With the gradual lifting of lockdown measures and in the absence of tangible solutions, the frequency, scope and size of protests will likely surge, with more targeted and focused demonstrations expected in coming months
Global protests reached a historic high at the end of 2019, with demonstrations rocking governments across the world. Then, came a twist of fate and we saw the world become eerily still, as COVID-19 forced more than half the world’s population to live under some kind of lockdown.
While some protests continued, most major ones either faltered or subsided. In Santiago, Moscow, Hong Kong, Baghdad and Beirut, the once noisy streets suddenly went silent, as everyone’s attention rightfully shifted to stopping the spread of the deadly Coronavirus. Closer home, in New Delhi, the government disbanded the protest site in Shaheen Bagh, a neighbourhood that had become a central site against the Citizenship Amendment Act that was passed into law in December.
However, even as economic activity came to a stop, politics continued. Around the world, countries such as China, Russia, Hungary, Thailand and the Philippines used the threat of the virus to double back against growing dissent, curb freedoms or accumulate more power.
Add to that the economic pains inflicted by the lockdown, coupled with brutal governance failures in many countries such as Lebanon, Israel and Iraq, and we saw angry populations stepping out to protest, navigating travel restrictions and social distancing to push back against inequity and injustice.
While most protests have been non-violent and focussed on social distancing, in places like the United States, the protests against police brutality and racial inequality, triggered by the custodial death of George Floyd morphed into a pitched battle between demonstrators and federal forces in the city of Portland. US President Donald Trump’s decision to send in the federal forces to the city has kicked off an intense political debate, exacerbating the situation on ground, with similar protests happening in Seattle and Austin.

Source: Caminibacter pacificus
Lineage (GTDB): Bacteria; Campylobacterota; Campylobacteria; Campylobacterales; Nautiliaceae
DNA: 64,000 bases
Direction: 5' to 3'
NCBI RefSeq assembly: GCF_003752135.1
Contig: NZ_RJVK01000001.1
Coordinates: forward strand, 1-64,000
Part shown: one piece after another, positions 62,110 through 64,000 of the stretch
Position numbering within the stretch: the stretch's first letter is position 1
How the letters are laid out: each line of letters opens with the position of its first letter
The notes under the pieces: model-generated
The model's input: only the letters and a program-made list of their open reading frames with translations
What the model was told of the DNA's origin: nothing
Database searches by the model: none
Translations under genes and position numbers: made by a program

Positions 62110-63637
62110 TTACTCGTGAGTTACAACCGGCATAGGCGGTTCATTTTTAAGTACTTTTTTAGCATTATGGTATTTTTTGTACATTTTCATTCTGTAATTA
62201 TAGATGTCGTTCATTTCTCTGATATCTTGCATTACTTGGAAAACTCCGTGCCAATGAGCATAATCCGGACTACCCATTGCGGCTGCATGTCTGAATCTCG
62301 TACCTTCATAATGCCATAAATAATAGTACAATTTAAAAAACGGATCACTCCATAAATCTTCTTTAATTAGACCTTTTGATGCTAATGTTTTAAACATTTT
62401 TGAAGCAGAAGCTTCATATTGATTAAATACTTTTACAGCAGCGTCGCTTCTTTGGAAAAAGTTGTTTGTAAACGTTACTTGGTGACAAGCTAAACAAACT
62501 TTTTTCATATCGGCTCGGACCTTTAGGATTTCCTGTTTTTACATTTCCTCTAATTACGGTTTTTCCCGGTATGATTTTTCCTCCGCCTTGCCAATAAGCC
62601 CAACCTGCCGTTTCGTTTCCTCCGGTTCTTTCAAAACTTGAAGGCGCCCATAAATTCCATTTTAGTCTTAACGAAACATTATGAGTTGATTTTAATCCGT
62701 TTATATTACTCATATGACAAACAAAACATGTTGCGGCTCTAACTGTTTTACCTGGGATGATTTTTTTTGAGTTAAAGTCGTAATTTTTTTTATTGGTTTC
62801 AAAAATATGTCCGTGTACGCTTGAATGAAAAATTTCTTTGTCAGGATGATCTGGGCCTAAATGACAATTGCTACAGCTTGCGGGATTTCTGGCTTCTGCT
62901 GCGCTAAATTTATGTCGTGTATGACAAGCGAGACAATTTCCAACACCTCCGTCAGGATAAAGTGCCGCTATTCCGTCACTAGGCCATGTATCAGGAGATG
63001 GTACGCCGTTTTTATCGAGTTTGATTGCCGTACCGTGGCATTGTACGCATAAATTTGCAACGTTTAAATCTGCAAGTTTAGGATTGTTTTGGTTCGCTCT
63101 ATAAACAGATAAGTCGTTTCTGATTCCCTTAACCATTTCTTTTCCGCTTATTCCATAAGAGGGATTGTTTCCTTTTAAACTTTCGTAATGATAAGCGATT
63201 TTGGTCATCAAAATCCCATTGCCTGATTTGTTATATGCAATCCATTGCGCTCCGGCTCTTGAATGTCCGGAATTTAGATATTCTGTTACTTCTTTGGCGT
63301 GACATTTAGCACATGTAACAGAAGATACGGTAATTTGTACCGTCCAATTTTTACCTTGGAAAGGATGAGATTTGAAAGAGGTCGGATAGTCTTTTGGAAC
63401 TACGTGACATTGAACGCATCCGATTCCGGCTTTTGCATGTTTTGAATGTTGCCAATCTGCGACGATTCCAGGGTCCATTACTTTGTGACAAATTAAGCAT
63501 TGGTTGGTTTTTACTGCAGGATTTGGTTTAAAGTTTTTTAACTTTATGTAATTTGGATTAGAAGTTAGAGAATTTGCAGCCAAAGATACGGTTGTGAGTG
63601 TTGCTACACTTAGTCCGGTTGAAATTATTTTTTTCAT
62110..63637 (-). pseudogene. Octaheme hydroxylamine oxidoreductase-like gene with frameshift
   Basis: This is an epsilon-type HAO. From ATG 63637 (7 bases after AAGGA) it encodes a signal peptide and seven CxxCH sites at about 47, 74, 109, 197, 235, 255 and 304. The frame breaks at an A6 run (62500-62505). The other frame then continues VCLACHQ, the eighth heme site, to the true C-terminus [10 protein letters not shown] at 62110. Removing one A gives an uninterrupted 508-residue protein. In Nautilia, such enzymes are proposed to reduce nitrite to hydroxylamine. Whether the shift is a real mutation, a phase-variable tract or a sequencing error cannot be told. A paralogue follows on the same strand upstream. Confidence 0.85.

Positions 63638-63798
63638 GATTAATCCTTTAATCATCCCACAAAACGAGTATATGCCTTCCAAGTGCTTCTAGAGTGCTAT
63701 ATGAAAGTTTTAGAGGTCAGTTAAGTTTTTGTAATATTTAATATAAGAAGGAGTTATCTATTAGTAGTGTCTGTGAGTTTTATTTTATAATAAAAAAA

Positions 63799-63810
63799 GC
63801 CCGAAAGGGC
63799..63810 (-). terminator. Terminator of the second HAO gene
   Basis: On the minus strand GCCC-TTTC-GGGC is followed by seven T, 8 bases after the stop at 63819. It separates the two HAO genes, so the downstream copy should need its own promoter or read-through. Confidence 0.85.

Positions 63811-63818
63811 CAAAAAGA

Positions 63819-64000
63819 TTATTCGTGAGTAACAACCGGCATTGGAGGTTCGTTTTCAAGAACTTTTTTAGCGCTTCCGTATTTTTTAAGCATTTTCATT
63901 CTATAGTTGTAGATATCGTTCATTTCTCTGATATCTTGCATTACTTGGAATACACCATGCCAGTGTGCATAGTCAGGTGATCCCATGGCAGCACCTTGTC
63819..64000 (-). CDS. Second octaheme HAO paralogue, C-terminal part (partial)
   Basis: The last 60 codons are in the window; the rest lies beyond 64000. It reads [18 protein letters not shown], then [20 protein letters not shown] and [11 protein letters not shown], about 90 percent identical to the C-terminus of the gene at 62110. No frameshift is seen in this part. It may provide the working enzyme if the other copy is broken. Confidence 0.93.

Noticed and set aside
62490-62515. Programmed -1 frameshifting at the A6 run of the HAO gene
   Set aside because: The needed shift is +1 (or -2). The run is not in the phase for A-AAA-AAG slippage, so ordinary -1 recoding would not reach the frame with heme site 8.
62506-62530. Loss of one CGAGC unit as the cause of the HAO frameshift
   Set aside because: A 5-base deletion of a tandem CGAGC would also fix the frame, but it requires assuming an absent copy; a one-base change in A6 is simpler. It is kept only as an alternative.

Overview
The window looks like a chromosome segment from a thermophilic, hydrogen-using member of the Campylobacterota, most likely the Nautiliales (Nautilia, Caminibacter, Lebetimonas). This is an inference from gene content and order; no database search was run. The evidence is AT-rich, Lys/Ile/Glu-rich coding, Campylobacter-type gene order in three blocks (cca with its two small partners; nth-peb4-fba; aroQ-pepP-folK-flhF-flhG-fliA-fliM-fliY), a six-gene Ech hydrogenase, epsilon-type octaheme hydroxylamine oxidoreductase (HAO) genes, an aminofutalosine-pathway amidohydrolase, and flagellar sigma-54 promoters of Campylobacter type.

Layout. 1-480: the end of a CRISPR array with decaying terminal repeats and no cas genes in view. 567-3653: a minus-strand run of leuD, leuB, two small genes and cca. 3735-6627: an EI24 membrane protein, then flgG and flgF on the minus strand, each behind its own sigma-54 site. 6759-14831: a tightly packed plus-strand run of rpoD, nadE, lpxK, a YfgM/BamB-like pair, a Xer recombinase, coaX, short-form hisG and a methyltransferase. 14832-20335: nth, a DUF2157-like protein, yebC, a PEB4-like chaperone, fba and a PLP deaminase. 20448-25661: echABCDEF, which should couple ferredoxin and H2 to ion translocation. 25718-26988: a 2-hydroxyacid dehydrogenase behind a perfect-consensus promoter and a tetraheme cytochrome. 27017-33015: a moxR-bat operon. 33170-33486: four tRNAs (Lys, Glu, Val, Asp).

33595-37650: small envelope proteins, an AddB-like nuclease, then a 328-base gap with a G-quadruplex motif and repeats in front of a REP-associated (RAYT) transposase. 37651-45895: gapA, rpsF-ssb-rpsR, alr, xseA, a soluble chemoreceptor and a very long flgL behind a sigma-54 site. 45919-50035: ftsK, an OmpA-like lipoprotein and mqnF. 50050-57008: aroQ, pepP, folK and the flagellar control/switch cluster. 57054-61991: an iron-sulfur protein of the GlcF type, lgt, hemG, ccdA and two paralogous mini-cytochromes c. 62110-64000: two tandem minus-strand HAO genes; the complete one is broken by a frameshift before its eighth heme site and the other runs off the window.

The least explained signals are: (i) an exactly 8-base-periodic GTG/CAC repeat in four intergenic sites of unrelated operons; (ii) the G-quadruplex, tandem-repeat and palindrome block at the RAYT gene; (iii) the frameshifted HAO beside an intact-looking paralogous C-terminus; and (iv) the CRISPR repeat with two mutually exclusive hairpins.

The Changing Protest Culture
Largely though, as the world goes through an upheaval, creative and careful forms of disobedience have been complementing sit-ins, rallies and sloganeering. Where months ago, tens of thousands of protesters marched over inequality and rising living costs in Chile, some citizens created virtual murals to criticise government policies and projected images of recent demonstrations on public buildings.
In Hong Kong, which had witnessed one of the biggest pro-democracy protests this year, citizens used the viral video game Animal Crossing to stage protests. Faced with the sudden threat of prosecution under the new security law, citizens have now started using wordplay and subverting Chinese Communist Party dogma to express their frustration.
In Israel, in the early days of the virus, strictly standing two metres apart, citizens assembled at Tel Aviv’s Rabin Square to protest against the erosion of Israel’s democratic system under Prime Minister Benjamin Netanyahu. Since the last few weeks, those protests have only intensified with thousands taking to the streets and gathering outside the prime minister’s official residence in Jerusalem.